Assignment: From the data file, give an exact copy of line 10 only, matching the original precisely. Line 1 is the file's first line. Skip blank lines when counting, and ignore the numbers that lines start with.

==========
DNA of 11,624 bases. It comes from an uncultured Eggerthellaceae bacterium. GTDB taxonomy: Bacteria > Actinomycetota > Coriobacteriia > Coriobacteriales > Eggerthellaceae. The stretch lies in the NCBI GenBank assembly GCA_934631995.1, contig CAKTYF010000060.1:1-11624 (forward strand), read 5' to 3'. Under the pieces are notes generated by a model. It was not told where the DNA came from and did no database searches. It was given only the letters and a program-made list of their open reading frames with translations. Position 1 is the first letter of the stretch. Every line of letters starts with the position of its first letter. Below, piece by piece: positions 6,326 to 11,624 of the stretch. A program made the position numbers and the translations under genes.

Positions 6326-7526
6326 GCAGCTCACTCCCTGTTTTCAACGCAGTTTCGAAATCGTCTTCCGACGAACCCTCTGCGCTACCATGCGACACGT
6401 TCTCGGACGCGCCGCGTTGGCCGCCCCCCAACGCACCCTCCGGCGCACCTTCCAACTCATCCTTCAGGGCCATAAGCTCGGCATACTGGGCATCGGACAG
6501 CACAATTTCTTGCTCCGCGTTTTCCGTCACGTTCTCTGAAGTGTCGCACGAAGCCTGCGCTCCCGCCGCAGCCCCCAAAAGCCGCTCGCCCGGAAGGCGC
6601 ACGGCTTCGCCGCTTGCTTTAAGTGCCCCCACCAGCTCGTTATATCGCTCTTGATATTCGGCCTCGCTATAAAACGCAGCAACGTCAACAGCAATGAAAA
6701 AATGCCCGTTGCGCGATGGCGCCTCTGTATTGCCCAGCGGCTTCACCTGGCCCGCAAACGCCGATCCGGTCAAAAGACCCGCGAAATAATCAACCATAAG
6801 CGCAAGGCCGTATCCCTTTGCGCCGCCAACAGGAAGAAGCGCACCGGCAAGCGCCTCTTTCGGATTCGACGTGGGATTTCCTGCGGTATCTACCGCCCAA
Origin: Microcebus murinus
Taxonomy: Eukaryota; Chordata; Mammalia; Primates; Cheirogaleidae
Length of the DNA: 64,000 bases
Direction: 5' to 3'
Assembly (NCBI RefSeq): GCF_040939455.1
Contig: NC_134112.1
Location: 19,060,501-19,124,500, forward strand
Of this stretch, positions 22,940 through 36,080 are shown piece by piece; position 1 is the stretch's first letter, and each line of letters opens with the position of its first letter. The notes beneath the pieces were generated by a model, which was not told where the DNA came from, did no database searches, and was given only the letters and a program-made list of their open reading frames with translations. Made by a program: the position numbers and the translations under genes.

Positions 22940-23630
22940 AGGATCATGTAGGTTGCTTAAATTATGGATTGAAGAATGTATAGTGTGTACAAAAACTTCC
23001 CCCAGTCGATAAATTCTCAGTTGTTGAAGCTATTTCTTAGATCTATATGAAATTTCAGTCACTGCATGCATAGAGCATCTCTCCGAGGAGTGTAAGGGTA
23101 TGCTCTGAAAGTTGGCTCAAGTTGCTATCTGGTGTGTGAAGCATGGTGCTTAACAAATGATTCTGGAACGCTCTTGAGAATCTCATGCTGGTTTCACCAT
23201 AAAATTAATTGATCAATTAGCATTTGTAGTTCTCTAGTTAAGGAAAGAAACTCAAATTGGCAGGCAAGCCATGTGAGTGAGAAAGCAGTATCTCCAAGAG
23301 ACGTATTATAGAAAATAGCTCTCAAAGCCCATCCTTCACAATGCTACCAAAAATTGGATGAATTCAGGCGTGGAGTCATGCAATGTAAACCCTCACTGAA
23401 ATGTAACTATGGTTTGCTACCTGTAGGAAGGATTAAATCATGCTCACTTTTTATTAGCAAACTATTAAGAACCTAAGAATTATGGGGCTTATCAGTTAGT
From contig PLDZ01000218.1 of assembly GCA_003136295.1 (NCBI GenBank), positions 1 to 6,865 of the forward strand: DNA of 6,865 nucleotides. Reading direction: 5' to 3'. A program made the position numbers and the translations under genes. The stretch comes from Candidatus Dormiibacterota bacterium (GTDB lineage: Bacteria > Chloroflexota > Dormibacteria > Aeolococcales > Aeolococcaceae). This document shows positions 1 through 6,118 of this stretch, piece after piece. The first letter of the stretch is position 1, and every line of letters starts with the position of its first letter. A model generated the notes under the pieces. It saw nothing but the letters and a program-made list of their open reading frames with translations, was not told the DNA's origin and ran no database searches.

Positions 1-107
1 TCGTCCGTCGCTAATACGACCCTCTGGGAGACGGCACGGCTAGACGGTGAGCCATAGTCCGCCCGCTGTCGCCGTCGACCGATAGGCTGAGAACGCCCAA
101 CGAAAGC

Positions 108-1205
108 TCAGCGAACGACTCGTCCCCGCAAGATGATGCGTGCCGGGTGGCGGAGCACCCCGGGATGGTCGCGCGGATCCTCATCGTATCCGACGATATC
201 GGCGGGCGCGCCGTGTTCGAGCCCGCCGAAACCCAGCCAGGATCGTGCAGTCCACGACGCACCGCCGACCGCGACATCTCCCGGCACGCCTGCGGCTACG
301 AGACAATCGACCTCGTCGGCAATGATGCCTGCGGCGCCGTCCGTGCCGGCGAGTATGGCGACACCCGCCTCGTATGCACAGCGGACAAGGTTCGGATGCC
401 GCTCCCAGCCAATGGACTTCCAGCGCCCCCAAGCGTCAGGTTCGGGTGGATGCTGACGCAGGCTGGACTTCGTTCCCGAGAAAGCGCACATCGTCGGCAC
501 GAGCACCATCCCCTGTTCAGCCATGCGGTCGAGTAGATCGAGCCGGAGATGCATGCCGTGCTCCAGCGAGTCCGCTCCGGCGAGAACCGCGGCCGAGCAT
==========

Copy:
Taxonomy: Eukaryota; Chordata; Mammalia; Primates; Cheirogaleidae